Kent and Medway Medical School receives extra £1million of Local Growth Funding
The South East Local Enterprise Partnership (SELEP) Accountability Board, has awarded the Kent and Medway Medical School a further £1million of Local Growth Funding.
Our local councils in Kent and Medway have been quick to recognise the impact the new Kent and Medway Medical School (KMMS) will have on their communities, as well as the importance of recruiting a medical workforce more representative of the community it serves. More than half of these councils are now generously supporting local students to access and complete a medical education, by providing a philanthropic scholarship to a promising student from their own region.
The healthcare needs of our local community in Kent and Medway are extremely challenging, characterised by a chronic shortage of GPs, poor doctor to patient ratios, and healthcare provisions struggling with recruitment and retention. KMMS is now proudly on its way to addressing these challenges, having succeeded in opening its doors to its first 108 students in September 2020 in spite of the unexpected challenges of the global pandemic.
Whereas traditional medical schools are often limited in their approach towards widening participation and inclusivity, this innovative new school believes passionately in giving opportunities to talented students from all backgrounds to study medicine. Reflecting this, 37% of the founding cohort were recruited from backgrounds traditionally less well represented in the medical field, helping to widen participation in medicine as well as ensuring that our local NHS remains reflective and understanding of patients’ needs in the future.
Alfie is one of the students in the founding cohort to have been generously supported by a scholarship from Medway Council. Alfie grew up in Medway and studied at Strood Academy before joining KMMS in September 2020. Alfie is the first in his family to go to university and has had a very successful first year at medical school.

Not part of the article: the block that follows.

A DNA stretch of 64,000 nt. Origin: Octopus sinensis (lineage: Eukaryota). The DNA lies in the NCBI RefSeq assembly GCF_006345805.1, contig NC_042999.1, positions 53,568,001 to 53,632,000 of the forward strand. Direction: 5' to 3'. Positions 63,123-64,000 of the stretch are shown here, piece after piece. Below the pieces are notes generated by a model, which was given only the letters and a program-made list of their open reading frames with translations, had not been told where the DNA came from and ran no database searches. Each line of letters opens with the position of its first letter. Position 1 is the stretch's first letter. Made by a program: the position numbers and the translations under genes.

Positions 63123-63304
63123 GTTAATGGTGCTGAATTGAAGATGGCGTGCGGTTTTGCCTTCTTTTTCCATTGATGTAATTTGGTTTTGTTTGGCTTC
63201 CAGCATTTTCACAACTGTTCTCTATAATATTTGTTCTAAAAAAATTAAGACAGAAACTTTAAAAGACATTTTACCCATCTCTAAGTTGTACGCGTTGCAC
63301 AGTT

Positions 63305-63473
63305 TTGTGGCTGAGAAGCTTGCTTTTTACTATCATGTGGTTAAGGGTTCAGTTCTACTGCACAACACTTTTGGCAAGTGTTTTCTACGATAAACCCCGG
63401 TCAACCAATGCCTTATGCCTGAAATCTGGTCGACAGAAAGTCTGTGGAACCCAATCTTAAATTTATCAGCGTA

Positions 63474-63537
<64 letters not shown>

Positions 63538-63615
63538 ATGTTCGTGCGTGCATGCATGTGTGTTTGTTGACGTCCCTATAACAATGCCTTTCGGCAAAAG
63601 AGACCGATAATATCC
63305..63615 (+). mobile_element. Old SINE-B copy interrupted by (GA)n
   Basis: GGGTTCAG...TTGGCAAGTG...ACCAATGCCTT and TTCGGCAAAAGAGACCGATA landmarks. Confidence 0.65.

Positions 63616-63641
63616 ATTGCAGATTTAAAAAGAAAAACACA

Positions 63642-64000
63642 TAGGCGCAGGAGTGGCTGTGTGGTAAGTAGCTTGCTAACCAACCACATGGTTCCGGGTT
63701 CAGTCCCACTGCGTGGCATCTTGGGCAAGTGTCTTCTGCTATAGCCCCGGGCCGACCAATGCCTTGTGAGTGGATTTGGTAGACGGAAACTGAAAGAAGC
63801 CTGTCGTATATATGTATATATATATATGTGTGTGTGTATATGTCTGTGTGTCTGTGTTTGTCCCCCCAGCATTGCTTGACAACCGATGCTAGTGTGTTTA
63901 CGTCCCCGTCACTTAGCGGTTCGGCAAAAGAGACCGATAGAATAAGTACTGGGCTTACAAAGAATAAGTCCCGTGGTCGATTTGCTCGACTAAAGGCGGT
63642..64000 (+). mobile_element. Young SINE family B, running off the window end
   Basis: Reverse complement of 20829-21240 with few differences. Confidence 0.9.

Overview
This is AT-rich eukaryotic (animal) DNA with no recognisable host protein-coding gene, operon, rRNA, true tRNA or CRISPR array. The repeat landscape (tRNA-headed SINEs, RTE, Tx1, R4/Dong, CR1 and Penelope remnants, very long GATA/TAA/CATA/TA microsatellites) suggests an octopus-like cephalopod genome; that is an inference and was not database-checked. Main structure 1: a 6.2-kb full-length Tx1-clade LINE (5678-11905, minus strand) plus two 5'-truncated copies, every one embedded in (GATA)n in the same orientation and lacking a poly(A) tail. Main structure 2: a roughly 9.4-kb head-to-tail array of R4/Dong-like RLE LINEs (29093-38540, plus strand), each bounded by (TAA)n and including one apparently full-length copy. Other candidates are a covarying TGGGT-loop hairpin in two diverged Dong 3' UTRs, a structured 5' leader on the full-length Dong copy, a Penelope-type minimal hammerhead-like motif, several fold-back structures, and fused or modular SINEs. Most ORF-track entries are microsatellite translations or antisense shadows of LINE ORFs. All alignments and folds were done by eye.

Alfie said “As someone from Medway who has always had a big passion for medicine, I am extremely grateful to KMMS for giving me and others from under-represented backgrounds the opportunity to fulfil our dreams. I’m very happy to be holding the Medway Council Scholarship – I’d like to thank them for their generosity and I hope to use this scholarship to succeed as both a medical student and as a future doctor.”
Cllr David Brake, Medway Council’s Portfolio Holder for Adult Services, covering Public Health, said: “We hope Alfie enjoyed his first year at medical school. We know how hard he and his fellow students have worked this year given the challenges they have faced helping to support efforts to tackle the coronavirus pandemic.
“We were the first local authority to offer a scholarship to the Kent and Medway Medical School and are incredibly proud to be supporting the learning and development of our local young people who aspire to become doctors. Our aim is to enable all our young people to achieve their full potential in life. We aim to put children and young people at the heart of everything we do and our scholarships are just one example of the work we are doing to transform Medway into a Child-Friendly City. The Kent and Medway Medical School is an integral part of the local health care system, it will help to increase the number of GPs, other doctors and clinicians across Kent and Medway able to care for and treat local people.
“We look forward to continuing to work with the medical school for many years to come.”
Professor Chris Holland, Founding Dean of Kent and Medway Medical School said: “The fact that more than half of the councils in Kent and Medway are supporting us with scholarships for local students from backgrounds not traditionally well-represented in medicine is a testament to the strength of support for the medical school in our community. Together we will achieve our vision to be a beacon for first-class medical education and research and to educate doctors from all backgrounds to achieve excellence in person-centred medical care.”
The founding cohort have now finished their first year, incorporating within it six weeks of placements in the local community, and we are keenly anticipating the arrival of our second cohort in September.
We look forward to our remaining Kent and Medway Councils joining their counterparts in this journey to improve the life chances of our talented young people, as well as the future of healthcare in the region.
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